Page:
Chemical evolution models of the Milky Way have predicted that the radial abundance gradient will flatten over time due to several factors, such as the death of massive stars, which causes the metallicity to increase over time (e.g. Minchev et al. 2013), and radial migration (e.g. Minchev et al. 2012, 2014; Vera-Ciro et al. 2014; Kubryk et al. 2015), in which the angular momentum from stars is redistributed, leading to the movement of stars from the Galactic disk and hence contributing to a flattening radial metallicity gradient within the disk (e.g. Sellwood & Binney 2002).

Investigations into the time evolution of the radial metallicity gradient have given varying results, with several studies of PNe finding an overall steepening with time (e.g. Maciel & Quireza 1999; Chiappini et al. 2001; Stanghellini & Haywood 2010; Kubryk et al. 2015), suggesting that the Galactic disk formed slowly (Chiappini et al. 1997). However, Maciel et al. (2003) showed the gradient flattening over time. Studies of open clusters and field stars have also given varying conclusions on this matter (Anders et al. 2017).

In this paper, we have derived the abundances of neon, sulphur, and argon in a sample of 23 PNe located towards the Galactic anti-centre using IR data in order to study the metallicity gradient beyond 10 kpc, and compared them to other IR spectroscopic samples from the Milky Way that were analysed in the same way.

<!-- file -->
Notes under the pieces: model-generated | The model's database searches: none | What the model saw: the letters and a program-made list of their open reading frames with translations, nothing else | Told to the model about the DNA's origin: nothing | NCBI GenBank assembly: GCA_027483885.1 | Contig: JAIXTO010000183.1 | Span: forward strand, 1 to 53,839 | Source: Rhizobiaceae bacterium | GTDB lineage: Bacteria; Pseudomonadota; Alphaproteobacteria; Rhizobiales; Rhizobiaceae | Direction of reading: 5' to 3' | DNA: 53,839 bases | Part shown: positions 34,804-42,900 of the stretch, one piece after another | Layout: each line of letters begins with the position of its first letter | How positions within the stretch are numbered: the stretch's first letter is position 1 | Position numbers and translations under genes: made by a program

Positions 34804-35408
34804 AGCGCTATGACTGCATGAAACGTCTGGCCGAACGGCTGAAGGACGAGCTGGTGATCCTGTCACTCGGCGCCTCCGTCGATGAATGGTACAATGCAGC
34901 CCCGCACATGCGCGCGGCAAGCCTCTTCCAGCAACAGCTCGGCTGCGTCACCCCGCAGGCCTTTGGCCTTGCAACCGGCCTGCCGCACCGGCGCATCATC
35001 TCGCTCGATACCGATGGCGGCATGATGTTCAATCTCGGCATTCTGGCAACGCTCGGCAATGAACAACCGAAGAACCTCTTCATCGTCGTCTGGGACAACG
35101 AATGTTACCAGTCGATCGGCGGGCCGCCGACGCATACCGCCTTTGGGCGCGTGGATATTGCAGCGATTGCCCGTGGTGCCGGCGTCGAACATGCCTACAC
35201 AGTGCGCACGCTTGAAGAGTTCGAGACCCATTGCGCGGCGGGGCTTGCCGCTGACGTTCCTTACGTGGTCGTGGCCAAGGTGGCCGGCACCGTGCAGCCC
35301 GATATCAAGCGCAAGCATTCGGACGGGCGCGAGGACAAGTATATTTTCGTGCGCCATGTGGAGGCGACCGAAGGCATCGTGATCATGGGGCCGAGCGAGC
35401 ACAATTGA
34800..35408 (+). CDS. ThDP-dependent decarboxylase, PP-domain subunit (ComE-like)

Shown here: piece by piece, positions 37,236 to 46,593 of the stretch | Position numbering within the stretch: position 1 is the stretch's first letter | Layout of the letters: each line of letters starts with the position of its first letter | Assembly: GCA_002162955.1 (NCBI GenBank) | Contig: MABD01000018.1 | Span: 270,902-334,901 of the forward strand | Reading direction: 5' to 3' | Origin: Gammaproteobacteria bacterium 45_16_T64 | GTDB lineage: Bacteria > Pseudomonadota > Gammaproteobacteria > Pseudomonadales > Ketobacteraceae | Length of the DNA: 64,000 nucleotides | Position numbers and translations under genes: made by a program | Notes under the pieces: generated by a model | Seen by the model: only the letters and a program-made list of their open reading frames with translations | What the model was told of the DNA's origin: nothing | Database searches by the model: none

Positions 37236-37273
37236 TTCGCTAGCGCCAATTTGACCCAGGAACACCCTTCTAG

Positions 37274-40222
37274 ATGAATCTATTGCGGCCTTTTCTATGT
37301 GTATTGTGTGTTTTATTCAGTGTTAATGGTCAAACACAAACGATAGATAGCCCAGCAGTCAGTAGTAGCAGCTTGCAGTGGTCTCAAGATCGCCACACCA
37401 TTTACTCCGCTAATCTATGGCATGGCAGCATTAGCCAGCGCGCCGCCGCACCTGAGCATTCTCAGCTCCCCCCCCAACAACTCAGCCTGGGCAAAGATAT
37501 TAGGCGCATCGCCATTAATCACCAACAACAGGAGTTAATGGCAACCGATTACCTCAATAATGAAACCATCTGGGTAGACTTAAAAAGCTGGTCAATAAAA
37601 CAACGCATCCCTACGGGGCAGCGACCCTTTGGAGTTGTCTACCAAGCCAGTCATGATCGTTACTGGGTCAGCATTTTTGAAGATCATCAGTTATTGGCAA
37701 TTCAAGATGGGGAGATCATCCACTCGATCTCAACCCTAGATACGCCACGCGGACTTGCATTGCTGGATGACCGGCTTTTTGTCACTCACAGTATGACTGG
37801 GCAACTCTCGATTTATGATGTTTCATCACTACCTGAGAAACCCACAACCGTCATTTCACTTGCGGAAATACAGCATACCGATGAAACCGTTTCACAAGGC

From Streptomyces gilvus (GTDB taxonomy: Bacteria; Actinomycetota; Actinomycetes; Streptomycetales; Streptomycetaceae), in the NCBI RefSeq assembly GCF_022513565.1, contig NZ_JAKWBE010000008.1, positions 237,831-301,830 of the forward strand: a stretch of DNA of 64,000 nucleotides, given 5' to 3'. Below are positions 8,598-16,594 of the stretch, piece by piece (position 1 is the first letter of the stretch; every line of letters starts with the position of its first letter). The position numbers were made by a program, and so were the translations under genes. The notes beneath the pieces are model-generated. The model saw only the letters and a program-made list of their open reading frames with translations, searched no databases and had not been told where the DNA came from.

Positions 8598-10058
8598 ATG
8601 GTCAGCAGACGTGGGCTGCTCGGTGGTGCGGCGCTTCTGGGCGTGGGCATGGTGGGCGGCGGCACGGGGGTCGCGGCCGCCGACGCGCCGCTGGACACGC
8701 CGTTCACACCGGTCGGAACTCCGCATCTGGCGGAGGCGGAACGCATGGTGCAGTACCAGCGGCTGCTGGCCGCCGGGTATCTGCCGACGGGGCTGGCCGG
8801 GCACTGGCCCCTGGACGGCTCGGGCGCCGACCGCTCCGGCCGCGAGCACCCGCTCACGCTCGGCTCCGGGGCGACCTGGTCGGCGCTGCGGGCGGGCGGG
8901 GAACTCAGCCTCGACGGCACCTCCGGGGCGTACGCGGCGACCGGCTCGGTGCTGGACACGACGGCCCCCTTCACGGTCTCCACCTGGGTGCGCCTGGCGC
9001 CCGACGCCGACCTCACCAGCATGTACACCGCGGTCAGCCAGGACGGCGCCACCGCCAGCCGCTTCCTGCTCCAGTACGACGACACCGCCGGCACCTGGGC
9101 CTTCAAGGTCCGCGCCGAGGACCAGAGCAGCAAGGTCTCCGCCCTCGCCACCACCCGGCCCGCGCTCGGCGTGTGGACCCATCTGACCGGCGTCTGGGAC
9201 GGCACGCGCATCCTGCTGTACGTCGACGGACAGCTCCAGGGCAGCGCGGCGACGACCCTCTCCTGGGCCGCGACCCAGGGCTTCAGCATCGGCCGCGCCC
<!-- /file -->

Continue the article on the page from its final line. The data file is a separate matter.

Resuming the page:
The layout of this paper is as follows: In Sect. 2 we discuss the source selection and the basic data reduction and extraction methods. In Sect. 3 we explain the methods used to calculate flux, intensity and abundance values as well as Galactocentric distances. The implications of these data on the metallicity gradient in the further regions of the Milky Way are considered in Sect. 4. Finally, in Sect. 5 we present our conclusions and summarise our main results.

2 Data

2.1 Observations

The observations were made with the Infrared Spectrograph on board the Spitzer Space Telescope (Spitzer IRS; Werner et al. 2004; Houck et al. 2004) through GTO programme 40035 (PI: J. Bernard-Salas). The observations were carried out between December 2007 and December 2008 with the staring mode of the IRS using the short-low (SL), short-high (SH) and long-high (LH) modules, each allowing for simultaneous observations from two nod positions, at 1/3 and 2/3 of the way along the observing slit. These produced spectra with resolutions of R  ~ 60–127 in the range 5.2–14.5 μm, and of R  ~ 600 in the range 9.9–36.4 μm.